Try not melting. Try. 

I Love My Kids Equally… Sunny’s Just Easy To Baby

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I’ve spent eleven years with a consistent cuddle-buddy. If I ask (and before, all the time), someone has always appeared to curl up with me. Soon, cuddling with Mama won’t be cool. He already gets mad when I pick out his clothes, and I dearly loved to dress my sons up in cute outfits. So I feel like I have to get my cuddles while I can. Soon there won’t be anyone to baby. Sunny, in the end, is a convenient target for the babying.

His brothers know I love every single one of them — not in the same way, but they know there are no favorites. I adore taking my oldest to fencing and talking to him. I like reading with my 9 year-old and listening to him talk about the things he likes best. They all get cuddles when they ask for them. In fact, I offer them far more often than they take me up on it. 7-year-old Sunny just happens to want to cuddle.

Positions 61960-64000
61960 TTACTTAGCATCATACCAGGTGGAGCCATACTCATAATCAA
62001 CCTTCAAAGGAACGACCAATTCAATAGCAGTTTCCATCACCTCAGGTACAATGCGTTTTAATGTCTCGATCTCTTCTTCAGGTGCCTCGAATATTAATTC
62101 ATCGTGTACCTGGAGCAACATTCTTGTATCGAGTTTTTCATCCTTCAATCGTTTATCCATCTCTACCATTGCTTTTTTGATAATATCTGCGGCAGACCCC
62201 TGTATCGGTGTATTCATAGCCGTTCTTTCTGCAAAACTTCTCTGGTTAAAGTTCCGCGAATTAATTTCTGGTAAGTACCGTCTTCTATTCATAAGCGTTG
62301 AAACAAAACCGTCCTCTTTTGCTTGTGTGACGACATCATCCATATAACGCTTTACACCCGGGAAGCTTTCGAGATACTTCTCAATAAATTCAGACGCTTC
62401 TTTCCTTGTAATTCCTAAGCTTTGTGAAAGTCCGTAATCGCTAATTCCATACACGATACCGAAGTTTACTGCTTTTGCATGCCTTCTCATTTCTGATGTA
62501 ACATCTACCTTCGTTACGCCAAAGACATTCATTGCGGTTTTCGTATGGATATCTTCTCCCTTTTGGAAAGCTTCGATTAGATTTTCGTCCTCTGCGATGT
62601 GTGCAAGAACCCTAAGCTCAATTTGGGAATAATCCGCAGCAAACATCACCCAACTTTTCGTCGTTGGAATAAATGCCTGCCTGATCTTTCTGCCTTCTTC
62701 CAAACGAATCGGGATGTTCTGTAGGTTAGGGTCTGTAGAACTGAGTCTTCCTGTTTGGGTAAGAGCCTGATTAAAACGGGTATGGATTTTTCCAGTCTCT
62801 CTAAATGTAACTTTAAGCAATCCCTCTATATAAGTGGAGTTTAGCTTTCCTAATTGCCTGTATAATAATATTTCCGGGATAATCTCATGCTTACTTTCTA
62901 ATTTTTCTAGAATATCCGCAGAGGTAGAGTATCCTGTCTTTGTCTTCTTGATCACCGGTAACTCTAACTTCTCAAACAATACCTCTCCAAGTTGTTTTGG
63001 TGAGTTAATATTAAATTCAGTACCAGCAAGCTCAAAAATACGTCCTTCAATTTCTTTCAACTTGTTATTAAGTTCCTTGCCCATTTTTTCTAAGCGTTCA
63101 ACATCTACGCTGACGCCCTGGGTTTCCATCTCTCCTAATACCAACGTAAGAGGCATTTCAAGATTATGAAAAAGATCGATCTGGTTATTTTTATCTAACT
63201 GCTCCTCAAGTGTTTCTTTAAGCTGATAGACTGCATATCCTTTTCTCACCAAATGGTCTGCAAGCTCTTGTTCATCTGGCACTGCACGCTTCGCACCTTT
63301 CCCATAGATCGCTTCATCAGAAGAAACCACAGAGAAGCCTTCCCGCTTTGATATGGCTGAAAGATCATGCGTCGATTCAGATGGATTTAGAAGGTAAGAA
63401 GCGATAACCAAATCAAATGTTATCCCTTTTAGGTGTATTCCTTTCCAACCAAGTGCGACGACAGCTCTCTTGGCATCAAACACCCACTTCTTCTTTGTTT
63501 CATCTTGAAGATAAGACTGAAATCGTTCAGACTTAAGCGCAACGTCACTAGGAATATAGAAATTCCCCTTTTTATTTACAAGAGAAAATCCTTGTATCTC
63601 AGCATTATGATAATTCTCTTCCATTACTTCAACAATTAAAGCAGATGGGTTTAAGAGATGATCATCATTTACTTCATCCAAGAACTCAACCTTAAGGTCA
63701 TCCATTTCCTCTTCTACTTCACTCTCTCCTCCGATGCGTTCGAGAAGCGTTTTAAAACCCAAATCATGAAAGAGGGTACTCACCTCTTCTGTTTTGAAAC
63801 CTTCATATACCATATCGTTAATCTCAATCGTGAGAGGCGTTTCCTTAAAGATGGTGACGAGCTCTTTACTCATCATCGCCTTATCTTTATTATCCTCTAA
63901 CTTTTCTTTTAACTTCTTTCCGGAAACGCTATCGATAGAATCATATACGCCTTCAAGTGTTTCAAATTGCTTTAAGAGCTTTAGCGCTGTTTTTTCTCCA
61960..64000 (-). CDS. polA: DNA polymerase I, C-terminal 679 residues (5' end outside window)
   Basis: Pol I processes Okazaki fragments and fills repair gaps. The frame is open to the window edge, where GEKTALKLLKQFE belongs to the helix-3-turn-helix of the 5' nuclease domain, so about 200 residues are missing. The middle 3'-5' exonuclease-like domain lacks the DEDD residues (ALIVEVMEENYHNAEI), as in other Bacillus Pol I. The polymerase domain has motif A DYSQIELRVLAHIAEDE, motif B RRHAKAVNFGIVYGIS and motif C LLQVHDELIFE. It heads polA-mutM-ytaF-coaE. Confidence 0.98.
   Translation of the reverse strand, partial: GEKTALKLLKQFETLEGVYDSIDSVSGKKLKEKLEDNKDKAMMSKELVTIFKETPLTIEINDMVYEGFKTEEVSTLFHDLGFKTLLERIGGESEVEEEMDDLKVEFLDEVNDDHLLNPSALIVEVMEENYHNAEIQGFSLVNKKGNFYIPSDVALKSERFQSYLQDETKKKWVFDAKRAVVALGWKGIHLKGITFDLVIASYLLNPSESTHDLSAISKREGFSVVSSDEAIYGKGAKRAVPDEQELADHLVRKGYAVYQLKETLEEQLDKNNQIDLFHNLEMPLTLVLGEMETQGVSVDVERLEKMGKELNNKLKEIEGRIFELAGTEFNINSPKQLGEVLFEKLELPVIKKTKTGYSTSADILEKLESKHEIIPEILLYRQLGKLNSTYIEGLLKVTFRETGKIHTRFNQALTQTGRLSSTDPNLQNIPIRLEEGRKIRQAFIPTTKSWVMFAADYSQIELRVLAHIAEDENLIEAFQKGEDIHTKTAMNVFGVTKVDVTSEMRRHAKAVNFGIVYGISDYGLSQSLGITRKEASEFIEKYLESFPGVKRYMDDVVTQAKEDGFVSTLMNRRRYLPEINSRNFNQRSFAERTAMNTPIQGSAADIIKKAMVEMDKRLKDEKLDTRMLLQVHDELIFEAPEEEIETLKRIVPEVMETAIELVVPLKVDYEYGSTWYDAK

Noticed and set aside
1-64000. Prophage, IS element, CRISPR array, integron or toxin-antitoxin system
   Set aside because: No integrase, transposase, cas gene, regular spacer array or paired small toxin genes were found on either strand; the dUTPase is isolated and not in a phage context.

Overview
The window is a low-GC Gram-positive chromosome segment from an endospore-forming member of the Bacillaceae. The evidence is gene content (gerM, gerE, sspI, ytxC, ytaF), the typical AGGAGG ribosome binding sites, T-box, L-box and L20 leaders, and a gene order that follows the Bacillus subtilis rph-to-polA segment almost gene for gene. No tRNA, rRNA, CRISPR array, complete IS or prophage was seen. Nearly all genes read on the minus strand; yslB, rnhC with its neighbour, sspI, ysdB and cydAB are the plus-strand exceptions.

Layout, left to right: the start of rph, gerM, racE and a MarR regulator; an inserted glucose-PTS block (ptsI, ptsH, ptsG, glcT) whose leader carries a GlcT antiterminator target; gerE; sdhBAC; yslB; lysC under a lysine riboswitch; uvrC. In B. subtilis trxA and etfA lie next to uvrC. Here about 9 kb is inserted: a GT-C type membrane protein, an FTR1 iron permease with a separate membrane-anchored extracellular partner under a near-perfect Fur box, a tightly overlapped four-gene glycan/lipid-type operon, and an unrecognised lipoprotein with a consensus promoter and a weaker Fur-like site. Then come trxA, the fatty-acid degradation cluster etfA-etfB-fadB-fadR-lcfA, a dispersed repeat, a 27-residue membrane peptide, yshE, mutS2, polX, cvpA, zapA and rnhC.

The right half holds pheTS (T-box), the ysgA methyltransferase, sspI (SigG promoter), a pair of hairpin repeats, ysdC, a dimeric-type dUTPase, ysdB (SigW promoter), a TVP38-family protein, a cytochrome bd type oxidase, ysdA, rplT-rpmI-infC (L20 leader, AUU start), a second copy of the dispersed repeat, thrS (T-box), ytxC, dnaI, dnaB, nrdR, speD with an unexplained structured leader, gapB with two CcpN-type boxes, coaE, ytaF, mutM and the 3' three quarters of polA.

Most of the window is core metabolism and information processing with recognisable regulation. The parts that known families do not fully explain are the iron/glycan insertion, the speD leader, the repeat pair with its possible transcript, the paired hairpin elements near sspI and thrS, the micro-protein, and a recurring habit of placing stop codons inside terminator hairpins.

I don’t play with him more often than I play with his brothers. I don’t discipline him less. But when I do discipline him, he apologizes. His oldest brother stomps off and his middle brother glares. Sunny. Is. Just. Easier. Which makes him even easier to baby.

Very soon, I won’t have a little one in the house. All my kids will be enormous teenagers who drink a gallon of a milk a day, each; who sleep too late; who stomp around and glare at me on a regular basis. I have to enjoy that precious childhood I have left. I know how quickly it’s fading. In the end, Sunny’s babied because he’s the youngest. End of story. I’d baby them all if they’d put up with it.

He’s my favorite cuddle buddy. I’m sure people will read this and assume he’s my favorite child. He’s not. But he’s the squishiest and right now, the sweetest. He sings in the car. Sometimes I sit in the passenger seat, listen to him singing  R.E.M. in his little Minnie Mouse voice, and cry. This won’t last forever. Like Counting Crows say in Long December, “I can’t remember all the times I tell myself/ To hold on to these moments as they pass.”

He’s the last one I have to hold onto.